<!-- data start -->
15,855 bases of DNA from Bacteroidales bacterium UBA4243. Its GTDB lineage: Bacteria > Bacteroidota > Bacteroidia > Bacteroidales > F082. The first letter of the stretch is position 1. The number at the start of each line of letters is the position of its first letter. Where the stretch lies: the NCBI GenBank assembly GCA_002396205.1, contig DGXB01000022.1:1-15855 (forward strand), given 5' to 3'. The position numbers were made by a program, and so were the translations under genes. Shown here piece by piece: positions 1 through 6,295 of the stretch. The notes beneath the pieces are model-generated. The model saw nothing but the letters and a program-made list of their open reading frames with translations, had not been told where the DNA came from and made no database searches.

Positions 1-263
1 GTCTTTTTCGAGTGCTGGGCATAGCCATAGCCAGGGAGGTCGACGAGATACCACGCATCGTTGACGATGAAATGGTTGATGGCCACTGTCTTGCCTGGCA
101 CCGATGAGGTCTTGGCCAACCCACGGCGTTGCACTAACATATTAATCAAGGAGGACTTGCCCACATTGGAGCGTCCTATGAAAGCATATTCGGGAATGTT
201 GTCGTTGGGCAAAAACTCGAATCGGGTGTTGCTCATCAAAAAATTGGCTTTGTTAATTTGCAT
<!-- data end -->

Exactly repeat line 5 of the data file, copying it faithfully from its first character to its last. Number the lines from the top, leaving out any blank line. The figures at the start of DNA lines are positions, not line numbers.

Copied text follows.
201 GTCGTTGGGCAAAAACTCGAATCGGGTGTTGCTCATCAAAAAATTGGCTTTGTTAATTTGCAT